HIGHRISE IS BORN FROM A COMMITMENT TO BALANCED ECONOMIC DEVELOPMENT AND AND A TRACK RECORD OF SUCCESSFULLY RALLYING DISPARATE INTERESTS FOR THE COMMON GOOD.
THREE DIGITAL LEADERS EXAMINE THE FUTURE OF URBAN INNOVATION
In the private sector, every successful company has matured into a technology-centric organization; and inevitably, every propitious city will be compelled to embark upon a similar evolutionary trajectory. Several of the world’s greatest municipalities are already leveraging urban innovation to build more open, equitable and prosperous communities and technology is rapidly becoming one of the best tools municipal leaders have to inherently improve the quality of life for all of its citizens.
Can the urban economy be reconstructed to serve the future of all of humanity; and not just a select few? Can we finally reconcile growth with equality; profits with people; privacy with security and economics with the environment?
HIGHRISE FOUNDER NAMED AS AMBASSADOR FOR THE MEANINGFUL BUSINESS 100
It is with a combination of sincere humility and tremendous pride that we announce that Highrise founder, Robert Brennan Hart, has been named an Ambassador for the Meaningful Business 100.
“Highrise’s core belief, that the digital economy can be reconstructed to serve the future of all of humanity, and HopTopics.ht’s goal of facilitating meaningful business conversations between the world’s most influential leaders, are complementary, helping both organizations achieve their worthy goals,” says Highrise Founder, Robert Brennan Hart.
“Both organizations strive to improve the social impacts that emerging technologies are having on society, by driving innovation and business change in thoughtful and deliberate ways,” he added.
FORBES: SHARK TANK’S ROBERT HERJAVEC ON AI, AMBIENT COMPUTING, CYBERSECURITY, AND EDWARD SNOWDEN
Ultimately, what’s going to protect our computer systems is artificial intelligence … an always-on system that is continuously probing for vulnerabilities, searching for dangerous patterns of traffic and access, and patching holes in real-time. That’s going to take a while to achieve. In the meantime, Herjavec sees three intermediary steps.
The first is orchestration: setting up systems like Splunk or Phantom that can control different devices on your network and automatically update them as needed. The second is integration: deeply integrating those systems and devices to enable that control. And the third, Herjavec says, is creating a heterogeneous ecosystem where everything can work together.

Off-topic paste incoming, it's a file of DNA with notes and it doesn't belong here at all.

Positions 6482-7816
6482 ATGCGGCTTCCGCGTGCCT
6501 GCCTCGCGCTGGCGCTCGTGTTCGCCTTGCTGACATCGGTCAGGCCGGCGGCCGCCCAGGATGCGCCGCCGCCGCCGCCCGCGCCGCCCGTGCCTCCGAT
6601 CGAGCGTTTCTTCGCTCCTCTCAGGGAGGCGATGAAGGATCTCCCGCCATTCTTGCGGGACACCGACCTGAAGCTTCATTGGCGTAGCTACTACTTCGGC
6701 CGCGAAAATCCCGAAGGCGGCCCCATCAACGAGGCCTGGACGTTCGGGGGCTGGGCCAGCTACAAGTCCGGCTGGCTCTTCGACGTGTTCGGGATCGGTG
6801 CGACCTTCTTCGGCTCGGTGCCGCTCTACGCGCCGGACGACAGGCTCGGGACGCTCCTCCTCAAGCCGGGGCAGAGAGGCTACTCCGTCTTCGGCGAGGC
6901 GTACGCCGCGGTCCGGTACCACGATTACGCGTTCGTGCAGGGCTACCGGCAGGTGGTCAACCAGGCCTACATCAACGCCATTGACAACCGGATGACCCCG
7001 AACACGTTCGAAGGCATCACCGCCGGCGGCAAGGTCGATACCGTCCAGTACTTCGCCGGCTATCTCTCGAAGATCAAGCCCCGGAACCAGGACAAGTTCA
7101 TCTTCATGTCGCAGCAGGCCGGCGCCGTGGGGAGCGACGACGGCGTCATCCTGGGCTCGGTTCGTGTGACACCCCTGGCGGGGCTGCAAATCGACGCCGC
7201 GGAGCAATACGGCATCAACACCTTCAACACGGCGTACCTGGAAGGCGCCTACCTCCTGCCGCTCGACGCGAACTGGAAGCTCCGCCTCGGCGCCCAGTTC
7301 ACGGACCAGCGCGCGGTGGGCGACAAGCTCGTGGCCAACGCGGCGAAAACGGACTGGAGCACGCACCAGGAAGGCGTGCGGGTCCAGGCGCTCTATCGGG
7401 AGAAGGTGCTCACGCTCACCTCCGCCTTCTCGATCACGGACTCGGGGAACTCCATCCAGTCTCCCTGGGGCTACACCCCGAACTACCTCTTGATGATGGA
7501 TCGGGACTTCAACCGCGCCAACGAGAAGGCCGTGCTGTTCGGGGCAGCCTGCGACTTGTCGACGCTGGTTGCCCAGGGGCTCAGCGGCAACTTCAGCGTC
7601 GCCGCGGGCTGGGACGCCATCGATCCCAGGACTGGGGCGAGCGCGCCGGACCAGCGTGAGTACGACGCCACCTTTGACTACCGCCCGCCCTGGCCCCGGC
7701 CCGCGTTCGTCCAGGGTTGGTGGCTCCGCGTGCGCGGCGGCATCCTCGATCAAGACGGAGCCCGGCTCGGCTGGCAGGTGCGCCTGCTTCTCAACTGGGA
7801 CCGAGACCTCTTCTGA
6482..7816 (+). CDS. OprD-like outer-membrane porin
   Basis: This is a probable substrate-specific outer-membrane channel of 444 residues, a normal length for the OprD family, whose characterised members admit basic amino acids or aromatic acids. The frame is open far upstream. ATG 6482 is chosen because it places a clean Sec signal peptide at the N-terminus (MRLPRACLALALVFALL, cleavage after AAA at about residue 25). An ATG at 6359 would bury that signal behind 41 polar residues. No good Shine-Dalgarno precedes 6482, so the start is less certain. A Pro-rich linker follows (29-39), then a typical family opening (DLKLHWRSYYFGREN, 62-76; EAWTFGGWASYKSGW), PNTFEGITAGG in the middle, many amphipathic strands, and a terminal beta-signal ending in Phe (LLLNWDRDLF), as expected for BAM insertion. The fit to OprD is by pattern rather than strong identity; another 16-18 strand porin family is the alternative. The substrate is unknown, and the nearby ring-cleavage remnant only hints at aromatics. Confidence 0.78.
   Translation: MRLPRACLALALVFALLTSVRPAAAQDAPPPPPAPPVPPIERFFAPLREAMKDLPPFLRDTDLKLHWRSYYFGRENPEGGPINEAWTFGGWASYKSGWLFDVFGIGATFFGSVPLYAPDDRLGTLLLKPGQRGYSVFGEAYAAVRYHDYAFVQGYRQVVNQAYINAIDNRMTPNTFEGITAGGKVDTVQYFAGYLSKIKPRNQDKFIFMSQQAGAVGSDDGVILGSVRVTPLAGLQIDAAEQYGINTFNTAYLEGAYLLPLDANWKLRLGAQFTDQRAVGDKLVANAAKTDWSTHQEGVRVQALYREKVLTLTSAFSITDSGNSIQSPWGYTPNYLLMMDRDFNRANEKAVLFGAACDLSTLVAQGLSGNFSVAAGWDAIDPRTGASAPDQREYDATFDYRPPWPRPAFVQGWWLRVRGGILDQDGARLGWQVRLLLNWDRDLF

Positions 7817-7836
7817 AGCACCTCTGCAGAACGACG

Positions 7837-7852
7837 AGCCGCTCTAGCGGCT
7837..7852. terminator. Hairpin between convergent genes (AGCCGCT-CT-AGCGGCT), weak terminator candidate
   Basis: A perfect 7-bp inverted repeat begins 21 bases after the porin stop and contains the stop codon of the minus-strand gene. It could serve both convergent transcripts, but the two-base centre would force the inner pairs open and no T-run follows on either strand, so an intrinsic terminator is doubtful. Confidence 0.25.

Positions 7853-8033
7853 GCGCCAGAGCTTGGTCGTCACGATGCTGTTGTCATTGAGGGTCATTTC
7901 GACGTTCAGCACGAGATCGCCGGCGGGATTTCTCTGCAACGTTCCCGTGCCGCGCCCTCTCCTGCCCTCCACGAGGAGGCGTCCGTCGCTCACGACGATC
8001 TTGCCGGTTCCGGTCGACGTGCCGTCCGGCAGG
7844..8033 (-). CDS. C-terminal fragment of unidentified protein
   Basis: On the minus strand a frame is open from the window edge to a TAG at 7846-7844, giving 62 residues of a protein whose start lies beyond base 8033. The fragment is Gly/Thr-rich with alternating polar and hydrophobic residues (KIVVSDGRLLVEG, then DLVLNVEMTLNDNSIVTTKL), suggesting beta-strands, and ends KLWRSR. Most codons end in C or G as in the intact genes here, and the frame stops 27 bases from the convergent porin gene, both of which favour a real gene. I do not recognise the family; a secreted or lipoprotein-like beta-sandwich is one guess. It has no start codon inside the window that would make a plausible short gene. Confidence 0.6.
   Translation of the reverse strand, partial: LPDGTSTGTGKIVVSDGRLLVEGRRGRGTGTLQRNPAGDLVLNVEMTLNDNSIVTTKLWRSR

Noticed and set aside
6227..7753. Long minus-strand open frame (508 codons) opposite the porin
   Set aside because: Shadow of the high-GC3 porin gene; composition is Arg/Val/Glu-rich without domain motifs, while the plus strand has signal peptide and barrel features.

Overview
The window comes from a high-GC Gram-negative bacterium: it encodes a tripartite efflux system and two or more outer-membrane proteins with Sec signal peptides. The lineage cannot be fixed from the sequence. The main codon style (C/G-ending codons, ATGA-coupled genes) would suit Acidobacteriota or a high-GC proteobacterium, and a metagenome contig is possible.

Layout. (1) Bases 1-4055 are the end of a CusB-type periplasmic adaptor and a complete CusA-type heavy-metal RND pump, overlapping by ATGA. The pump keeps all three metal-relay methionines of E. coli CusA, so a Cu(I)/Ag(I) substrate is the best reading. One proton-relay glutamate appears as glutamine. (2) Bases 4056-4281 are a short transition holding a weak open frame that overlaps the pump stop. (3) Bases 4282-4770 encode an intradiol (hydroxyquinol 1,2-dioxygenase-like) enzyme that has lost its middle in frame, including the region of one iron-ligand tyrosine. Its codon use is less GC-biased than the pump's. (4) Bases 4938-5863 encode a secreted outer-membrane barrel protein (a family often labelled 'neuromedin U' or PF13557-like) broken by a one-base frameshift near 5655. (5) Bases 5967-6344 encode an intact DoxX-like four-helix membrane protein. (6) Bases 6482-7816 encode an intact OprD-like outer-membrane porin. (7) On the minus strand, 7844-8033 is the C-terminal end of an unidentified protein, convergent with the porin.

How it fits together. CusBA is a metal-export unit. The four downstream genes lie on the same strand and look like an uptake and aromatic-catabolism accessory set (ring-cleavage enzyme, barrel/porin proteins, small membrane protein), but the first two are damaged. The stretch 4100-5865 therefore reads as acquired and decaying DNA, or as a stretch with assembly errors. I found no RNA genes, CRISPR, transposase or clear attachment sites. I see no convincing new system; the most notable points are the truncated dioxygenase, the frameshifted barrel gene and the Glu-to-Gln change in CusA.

Ultimately, however, security is a tough game: “Security is unique,” says Herjavec. “Inevitably we deal with threats that we didn’t know exist, so we’re always going to have this constant catch-up … that gap of technology that will continue to make security such a difficult industry.”
THE GLOBE AND MAIL: A BELL IS A CUP UNTIL IT IS STRUCK
To date, Canadians have seemed relatively powerless against technological assaults to our democracy. Public education of the ongoing threat is moving orders of magnitude slower than those actors perpetrating it. Those who seek to destabilize our elections deal with politically polarizing topics that have a natural constituency. Attempting to separate fact from fiction in this realm is a very tricky grey area — for social media, the government and the citizen alike.
In an effort to move the conversation from one of reaction to proaction, I sat down with Robert Herjavec, Founder and CEO of global cybersecurity firm Herjavec Group, Jason Hermitage, Vice President of Public Sector at Microsoft Canada and Bryan Rutledge, Canadian Country Manager at McAfee, to find out what citizens, governments and political parties can do to protect against the potential ethical and societal risks of this emerging threat.
ITWORLDCANADA: HELEN WETHERLEY-KNIGHT, CIO OF CALGARY DROP-IN CENTRE’S PHILOSOPHY OF WOMEN IN IT